The objective of this model is to polish the initial variable pattern density surface such that, the final surface is uniform and has the minimum possible uniform step height all across the die. Hence the error for the step height is calculatedin terms of standard deviation. The results for all the sets of examples, clearly show that, there is a significant improvement in the uniformity of the upper surface when the pressure across the die is controlled spatially. But this spatial pressurecontrol, removes the upper as well as lower surfaces at varying rates. This results in higher deviation in step heights across the die. The results for spatial and temporal control as well as look-ahead scheduling show considerable improvement for bothupper surface as well as step height deviation. It is realized that the combined spatial and temporal pressure control scheme is very difficult to realize in practice. To obviate this difficulty a predictive control strategy, called the "Look-AheadPressure Scheduling" is introduced. The results show that both of these schemes are equally effective. The results for Example 1 are shown next. Similar results are obtained for all examples.

The series of graphs in the previous pages clearly show the distinctness between the various control algorithms. FIGS. 6, 7, 8, and 9 show how the uniformity of the final upper surface as well as step heights is improved from one algorithm toanother. FIG. 12 shows the material removal rate variation across the entire polishing time for spatial and temporal pressure control. For the first 75 seconds, the MRR for lower surface is negligible. It is because of this reason that the step heightis controlled and brought to the minimum value. For this example, the uniformity of the step height is achieved by proper variation of pressure value across the die within the first 75 seconds.

In the look-ahead control, there is a small variation in the MRR for lower surface in the first 75 seconds. But that is the lowest possible MRR that can be achieved on the lower surface using this algorithm. The variation or the sudden changein the MRR after the first 75 seconds in FIGS. 12 and 13 is due to the change of algorithm to spatial control.

Thus, the present invention provides for improving improve the polishing mechanism to obtain better upper surface finish and more uniform step heights on wafer surfaces having variable pattern densities in die scale. The control mechanism wasdeveloped based on the fact that modifying pressure across the die over different pattern densities would in turn improve the final surface uniformity. Based on this, three different control algorithms were developed, viz. Spatial pressure control,Spatial and Temporal pressure control, and Look-ahead scheduled pressure control. The results show that these control strategies provide the opportunity to significantly enhance both the upper surface uniformity and step height in a CMP process. Thepresent invention contemplates that in addition to controlling the pressure additional physical parameters associated with the chemical mechanical polishing or chemical mechanical planarization process may be controlled. These additional physicalparameters include physical parameters between the polishing pad and wafer surface, including without limitation, velocity, temperature profile, voltage, and current.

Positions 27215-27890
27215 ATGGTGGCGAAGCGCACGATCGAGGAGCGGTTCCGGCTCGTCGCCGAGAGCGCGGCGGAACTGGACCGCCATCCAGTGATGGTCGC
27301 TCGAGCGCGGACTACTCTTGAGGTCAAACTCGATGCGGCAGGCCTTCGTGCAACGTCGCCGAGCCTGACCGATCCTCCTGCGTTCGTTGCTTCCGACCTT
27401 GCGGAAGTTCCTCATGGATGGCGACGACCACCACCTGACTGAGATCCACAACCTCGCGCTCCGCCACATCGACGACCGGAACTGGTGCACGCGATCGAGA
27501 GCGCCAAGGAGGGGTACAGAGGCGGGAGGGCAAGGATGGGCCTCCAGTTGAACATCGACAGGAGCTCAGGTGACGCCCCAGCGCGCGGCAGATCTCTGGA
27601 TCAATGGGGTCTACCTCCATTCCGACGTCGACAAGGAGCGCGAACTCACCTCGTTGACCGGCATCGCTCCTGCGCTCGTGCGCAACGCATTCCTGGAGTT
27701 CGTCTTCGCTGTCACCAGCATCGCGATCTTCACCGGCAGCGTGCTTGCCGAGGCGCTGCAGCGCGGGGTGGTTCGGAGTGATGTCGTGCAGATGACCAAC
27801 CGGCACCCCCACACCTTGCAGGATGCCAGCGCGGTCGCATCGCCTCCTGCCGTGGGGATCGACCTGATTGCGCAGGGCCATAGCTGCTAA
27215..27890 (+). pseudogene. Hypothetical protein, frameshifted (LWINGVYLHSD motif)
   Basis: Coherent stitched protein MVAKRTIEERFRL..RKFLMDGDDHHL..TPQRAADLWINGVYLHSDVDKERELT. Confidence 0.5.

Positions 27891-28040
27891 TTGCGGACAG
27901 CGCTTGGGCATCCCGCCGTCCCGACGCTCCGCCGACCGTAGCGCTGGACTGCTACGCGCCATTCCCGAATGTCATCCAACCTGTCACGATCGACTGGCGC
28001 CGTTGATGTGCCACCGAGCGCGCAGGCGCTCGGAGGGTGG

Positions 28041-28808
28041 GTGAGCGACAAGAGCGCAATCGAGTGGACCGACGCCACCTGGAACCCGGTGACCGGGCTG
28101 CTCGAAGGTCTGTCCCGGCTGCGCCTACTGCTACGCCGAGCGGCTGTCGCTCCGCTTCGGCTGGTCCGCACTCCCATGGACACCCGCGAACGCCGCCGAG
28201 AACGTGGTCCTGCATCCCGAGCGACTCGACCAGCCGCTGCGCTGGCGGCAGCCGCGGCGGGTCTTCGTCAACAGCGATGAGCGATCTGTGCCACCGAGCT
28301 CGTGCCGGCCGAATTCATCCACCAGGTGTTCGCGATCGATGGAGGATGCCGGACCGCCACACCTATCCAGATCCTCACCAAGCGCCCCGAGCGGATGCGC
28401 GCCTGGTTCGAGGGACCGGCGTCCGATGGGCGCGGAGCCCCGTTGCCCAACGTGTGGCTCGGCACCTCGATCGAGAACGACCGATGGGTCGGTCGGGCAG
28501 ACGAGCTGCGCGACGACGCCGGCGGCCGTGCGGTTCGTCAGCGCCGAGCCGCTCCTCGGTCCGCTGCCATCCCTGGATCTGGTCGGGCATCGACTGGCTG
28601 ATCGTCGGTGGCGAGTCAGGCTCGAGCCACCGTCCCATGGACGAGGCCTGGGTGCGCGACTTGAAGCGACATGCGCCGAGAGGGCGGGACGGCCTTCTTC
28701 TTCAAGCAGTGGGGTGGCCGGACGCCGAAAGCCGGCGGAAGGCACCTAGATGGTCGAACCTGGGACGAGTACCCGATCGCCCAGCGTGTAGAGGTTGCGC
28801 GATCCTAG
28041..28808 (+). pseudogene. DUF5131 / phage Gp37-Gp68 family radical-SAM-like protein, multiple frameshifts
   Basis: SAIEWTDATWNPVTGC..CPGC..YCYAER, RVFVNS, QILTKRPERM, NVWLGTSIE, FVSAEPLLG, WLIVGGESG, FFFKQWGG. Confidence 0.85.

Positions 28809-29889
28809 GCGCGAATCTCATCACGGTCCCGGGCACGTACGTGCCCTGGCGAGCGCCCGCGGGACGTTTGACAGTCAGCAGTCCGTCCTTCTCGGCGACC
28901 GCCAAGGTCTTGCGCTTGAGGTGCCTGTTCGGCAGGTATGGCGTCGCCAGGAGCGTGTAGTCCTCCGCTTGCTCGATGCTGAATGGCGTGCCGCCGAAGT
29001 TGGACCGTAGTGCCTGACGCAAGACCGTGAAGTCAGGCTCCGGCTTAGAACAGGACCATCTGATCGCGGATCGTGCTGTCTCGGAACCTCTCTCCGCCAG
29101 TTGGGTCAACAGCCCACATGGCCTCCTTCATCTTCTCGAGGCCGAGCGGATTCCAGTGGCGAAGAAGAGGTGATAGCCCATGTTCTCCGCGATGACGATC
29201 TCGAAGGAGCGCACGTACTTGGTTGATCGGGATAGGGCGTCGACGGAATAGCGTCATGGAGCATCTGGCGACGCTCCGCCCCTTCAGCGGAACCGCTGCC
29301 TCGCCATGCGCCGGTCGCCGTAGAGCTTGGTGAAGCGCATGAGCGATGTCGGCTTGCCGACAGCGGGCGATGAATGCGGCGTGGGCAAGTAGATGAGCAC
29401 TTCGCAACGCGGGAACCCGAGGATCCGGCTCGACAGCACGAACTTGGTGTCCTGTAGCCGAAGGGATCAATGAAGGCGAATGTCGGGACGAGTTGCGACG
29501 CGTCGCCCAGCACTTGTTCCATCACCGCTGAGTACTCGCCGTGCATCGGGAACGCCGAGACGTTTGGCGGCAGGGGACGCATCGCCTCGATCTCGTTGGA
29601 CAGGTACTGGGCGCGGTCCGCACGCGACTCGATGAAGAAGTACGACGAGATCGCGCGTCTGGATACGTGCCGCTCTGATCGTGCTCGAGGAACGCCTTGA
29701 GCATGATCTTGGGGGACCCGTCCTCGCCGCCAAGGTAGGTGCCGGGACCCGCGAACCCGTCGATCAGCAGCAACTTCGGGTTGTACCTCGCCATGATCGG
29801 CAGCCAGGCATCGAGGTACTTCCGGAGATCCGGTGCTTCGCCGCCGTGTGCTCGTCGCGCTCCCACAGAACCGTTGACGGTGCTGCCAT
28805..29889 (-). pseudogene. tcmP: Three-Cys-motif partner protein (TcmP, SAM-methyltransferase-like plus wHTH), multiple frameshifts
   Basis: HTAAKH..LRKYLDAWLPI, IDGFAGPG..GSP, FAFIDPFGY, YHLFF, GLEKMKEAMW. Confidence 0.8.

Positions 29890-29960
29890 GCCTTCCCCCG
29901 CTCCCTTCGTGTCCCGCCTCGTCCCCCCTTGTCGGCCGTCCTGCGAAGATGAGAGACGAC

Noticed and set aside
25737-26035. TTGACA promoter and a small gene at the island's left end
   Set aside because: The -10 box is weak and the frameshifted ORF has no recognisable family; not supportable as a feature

The present invention is not to be limited to the specific embodiments presented herein. The present invention contemplates numerous variations in the specific control methodologies used, the structure used to implement the controlmethodologies, and other variations all of which are within the spirit and broad scope of the invention.

REFERENCES

L. M. Cook, "Chemical processes in glass polishing," J. Non-Crystalline Solids, vol. 120, pp. 152-171, 1990. S. Eamkajornsiri, G. Fu, R. Narayanaswami, A. Chandra, "Simulation of wafer scale variations in CMP," Transactions of NAMRI XXIX, SME,pp 221-228, 2001. G. Fu, A. Chandra, "An analytical dishing and step height reduction model for CMP", IEEE Trans. on Semiconductor Manufacturing, vol 16, pp. 477-485, 2003. C. W. Kaanta, S. G. Bombardier, W. J. Cote, W. R. Hill, G. Kerzkowski, H. S.Landis, D. J. Poindexter, C. W. Pollard, G. H. Ross, J. G Ryan, S. Wolff, J. R. Cronin, "Dual damascene: a ULSI wiring technology," proc. VMIC conf., pp 144-152, 1991. H. Kranenberg, P. H. Woerlee, "Influence of overpolish time on the performance of Wdamascene technology," J. Electrochem, Soc., vol. 145, no. 4, pp 1285-1291, 1998. S. H. Li, R. O. Miller, "Chemical Mechanical Polishing in Silicon Processing," Semiconductors and semimetals, Vol 63, Academic press, 2000. D. O Ouma, "Modeling ofChemical Mechanical Polishing for Dielectric Planarization," PhD thesis, MIT, 1998. D. Ouma, D. Boning, J. Chung, W. G. Easter, V. Saxena, S. Misra, A. Crevasse, Characterization and modeling of oxide CMP using planarization length and pattern densityconcepts," IEEE Transactions on Semiconductor Manufacturing, vol. 15, no. 2, 2002. W. J. Patrick, W. L. Guthrie, C. L. Standley, P. M. Schiable, "Application Chemical Mechanical Polishing to the Fabrication of VLSI Circuit Interconnections,"Electrochem. Soc., Vol. 138, No. 6, pp. 1778-1784, June 1991. F. W. Preston, "The theory and design of plate glass polishing machines," J. Soc. Glass technol., vol. 11, pp. 214-256, 1927. S. Sivaram, H. Bath, R. Leggett, A. Maury, K. Monning, R."Interlevel Dielectrics by Chemical-Mechanical Polishing," Solid 91, May 1992. Z. Stavreva, D. Zeidler, M. Plotner, K. Drescher, "Influence of process parameters on Chemical Mechanical Polishing of Copper," Microelectronic engineering, vol. 37-38, pp. 142-149, 1997. J. M. Steigerwald, S. P. Murarka, R. J. Gutmann, "Chemical Mechanical Planarization of Microelectronic materials," John Wiley & Sons Pub., New York, 1997. B. Stine, V. Mehrotra, D. Boning, J. Chung, D. Ciplickas, "A SimulationMethodology for Assessing the Impact of Spatial/Pattern Dependent Interconnect Parameter Variation on Circuit Performance," IEDM Tech, Digest, pp. 133-136, 1997. T. Tugbawa, T. Park, B. Lee, D. Boning, P. Lefevre, L. Camilletti, "Modeling of patterndependencies for multi-level Copper chemical-mechanical polishing processes," Mat. Research Soc., spring meeting, 2001.